10 Ways to Make Your ELL Family Night Worthwhile!


Most families and teachers would agree a home-school connection is a crucial part of every child’s learning. When a school has a high percentage of diverse learners, it’s easy to think, “They don’t speak English so I can’t communicate with the family”, “I can’t build a relationship with that student because I know nothing about their culture”, or “It’s too much work to call the interpreter so I just don’t connect with that family”. Unfortunately, this happens far too often. ELLs are some of our most vulnerable learners who need genuine home-school connections THE MOST.

It can also be hard as an ELL teacher to build relationships with families when you are not the classroom teacher. Maybe you attend conferences or make phone calls here and there, but it can be tricky when you are not the “main teacher” or don’t want to step on anyone’s toes. One way to create those desired relationships is to host an ELL or Multilingual Family Night.

Maybe you’re thinking, “How on earth am I supposed to host a Multilingual Family Night when I only speak English and they speak everything but English?!” or “How can I make this event worth everyone’s time and MY time?”.

The task may seem daunting, but with the right partners and planning it can open the door these families (and probably you) have been secretly searching for! Here are 10 ways you can make your ELL Family Night worthwhile.


  1. If you have food, they will come! (Or is it “If you build it, they will come?” Brownie points to whoever can name that movie!)

Food motivates people. It’s a fact, Jack! If you have a diverse student population, chances are you probably also have some diverse food options in your community. Work with local businesses to order ethnically appropriate foods for your families. They will not only be happy about the food, but they will feel valued by your effort to provide food from their culture. In the past my team teachers and I have ordered Vietnamese noodles, rice, curry, or pan dulce (Mexican sweet bread).  Take advantage of the seasons and provide Champurrado (Mexican hot chocolate) during a Posadas (Christmas) celebration or boba tea (popular Thai drink) at a Spring or kickoff to summer gathering. If you have a high ELL population, chances are there is a budget for family engagement you could use to purchase food.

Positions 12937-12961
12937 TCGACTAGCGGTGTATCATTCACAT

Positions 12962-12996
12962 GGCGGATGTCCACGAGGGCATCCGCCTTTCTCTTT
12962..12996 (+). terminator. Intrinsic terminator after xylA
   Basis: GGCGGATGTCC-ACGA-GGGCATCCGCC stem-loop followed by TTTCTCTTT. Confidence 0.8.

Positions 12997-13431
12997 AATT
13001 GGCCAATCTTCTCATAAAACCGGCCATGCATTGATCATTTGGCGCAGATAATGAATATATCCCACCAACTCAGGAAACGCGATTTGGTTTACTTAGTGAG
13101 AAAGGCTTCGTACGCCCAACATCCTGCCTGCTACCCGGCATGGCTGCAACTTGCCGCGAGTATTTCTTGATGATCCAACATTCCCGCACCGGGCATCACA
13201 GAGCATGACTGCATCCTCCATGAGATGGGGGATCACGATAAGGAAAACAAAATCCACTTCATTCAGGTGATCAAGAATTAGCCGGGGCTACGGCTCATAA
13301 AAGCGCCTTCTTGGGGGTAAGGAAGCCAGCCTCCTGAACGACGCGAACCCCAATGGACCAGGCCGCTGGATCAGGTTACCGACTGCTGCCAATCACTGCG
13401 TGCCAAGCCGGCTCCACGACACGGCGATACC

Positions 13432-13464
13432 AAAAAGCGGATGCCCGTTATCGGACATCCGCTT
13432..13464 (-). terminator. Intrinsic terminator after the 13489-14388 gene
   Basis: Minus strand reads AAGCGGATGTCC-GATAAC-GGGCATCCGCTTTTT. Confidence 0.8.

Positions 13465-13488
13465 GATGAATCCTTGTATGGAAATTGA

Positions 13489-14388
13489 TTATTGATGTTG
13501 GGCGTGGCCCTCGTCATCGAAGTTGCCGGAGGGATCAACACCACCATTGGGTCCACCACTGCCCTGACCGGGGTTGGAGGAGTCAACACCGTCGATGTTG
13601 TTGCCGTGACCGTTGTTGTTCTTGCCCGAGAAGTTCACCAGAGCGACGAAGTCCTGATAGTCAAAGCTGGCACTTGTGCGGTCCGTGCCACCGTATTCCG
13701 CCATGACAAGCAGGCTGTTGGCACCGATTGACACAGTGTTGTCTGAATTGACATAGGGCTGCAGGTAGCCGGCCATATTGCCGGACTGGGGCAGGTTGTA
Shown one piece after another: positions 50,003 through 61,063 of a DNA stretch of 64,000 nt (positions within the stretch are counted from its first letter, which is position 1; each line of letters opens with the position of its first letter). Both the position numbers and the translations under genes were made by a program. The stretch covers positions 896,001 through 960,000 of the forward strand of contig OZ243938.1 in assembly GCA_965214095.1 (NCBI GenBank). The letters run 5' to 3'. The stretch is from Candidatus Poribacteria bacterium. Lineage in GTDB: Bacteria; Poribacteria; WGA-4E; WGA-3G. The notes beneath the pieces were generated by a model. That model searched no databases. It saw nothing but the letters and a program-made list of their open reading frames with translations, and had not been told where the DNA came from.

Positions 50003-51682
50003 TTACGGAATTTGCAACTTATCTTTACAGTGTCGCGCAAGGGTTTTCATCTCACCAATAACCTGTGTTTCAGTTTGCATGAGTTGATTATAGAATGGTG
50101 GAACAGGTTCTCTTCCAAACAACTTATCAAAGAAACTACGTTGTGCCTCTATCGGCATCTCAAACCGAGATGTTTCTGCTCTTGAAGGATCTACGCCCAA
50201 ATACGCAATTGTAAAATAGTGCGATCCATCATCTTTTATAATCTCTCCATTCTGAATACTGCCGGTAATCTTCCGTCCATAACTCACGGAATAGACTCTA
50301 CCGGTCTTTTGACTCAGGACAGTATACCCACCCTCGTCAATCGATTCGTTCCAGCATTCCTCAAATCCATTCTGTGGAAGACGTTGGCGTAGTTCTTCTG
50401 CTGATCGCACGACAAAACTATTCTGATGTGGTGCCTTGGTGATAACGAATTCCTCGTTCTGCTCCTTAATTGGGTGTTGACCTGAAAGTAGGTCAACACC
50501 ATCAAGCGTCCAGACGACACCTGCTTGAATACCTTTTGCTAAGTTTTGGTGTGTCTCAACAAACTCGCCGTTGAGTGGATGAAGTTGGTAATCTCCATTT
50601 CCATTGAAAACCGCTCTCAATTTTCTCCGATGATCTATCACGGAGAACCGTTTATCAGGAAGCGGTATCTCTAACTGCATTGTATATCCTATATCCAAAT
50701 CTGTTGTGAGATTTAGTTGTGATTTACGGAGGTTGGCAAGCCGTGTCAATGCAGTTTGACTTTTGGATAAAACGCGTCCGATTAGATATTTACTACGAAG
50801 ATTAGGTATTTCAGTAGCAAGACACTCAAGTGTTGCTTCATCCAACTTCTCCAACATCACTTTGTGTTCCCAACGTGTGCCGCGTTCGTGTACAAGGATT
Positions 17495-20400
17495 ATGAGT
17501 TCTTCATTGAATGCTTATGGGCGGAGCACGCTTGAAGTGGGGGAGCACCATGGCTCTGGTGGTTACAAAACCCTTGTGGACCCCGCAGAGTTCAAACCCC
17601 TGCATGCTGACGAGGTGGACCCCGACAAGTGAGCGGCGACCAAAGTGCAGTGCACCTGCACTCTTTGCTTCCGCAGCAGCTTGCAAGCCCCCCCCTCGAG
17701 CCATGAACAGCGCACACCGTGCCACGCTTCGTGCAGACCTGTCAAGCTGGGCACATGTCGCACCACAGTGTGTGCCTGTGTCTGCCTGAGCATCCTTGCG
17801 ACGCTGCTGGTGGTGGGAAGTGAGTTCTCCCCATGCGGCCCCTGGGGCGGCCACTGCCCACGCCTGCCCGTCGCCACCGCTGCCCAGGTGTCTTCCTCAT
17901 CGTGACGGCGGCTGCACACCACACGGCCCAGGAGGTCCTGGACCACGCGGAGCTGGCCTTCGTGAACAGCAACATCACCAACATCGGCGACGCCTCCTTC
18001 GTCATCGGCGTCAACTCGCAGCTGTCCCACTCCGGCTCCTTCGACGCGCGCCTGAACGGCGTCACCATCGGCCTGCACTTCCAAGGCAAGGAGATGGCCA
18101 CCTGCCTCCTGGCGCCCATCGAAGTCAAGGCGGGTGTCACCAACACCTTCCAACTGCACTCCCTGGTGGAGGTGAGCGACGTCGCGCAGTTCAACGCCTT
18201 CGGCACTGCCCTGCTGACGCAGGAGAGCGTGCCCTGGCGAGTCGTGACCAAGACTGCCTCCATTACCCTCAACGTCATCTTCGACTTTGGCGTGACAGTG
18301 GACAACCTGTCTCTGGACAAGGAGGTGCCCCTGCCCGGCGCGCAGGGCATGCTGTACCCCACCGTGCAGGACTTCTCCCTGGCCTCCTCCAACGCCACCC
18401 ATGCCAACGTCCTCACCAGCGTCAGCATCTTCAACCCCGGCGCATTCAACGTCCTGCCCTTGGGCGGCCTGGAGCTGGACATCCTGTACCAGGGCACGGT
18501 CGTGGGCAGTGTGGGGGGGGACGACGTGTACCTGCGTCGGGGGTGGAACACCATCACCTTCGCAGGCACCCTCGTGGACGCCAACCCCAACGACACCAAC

1. Create Accessible Invitations

The success of an event starts with the invitation. Invitations should be printed in the languages of the attendees. You may need to contact a translator; Google Translate is not reliable and your attendees may judge! Add visuals to your invitations. For example, add a picture of a calendar and circle the date, add a picture of a clock and circle the time, and add photos to represent what foods will be there and the activities you’ve planned. If you are having food or are ordering special resources, you may want to add an RSVP section.


  1. Invite Interpreters or Success Coaches

In our school, we have a SUCCESS coach. She is our Spanish interpreter, but also works to ensure all our Spanish speaking students are successful through tutoring and other services. She builds meaningful relationships with families better than any teacher I’ve ever seen, and we would be lost without her!

Invite interpreters for all the languages your families speak. If you have several different languages, it may be easier to hold separate meetings, but it is possible to do one large multilingual family night. To do this, I suggest having a large group welcome where all interpreters, teachers, and success coaches can introduce themselves. Then split off into different groups based on language. The groups can rotate through different stations throughout the event. Some cultures may prefer this style as they may feel uncomfortable asking questions or participating in a large, mixed group.


  1. Provide Child-Care

If you’re going to put the effort into hosting a family night, you want to have a good turnout of attendees. Some families may have a hard time coming if they have young children at home. Invite families to bring their young children to the school with them. Call up your local High School National Honor Society leader and see if you can find some responsible high schoolers who may need volunteer hours. Set up a classroom or a gym in the building with crayons, paper, games, and toys for the little ones. Once the “informational meeting” is done, invite the little cherubs in to participate in the games and food.


  1. Offer a Virtual Option

Another hurdle is transportation. Many ELL families do not have their drivers’ licenses. Some school districts will offer bus or taxi tickets for these circumstances, but setting up a TEAMs, Zoom, or Skype meeting may help get more families involved.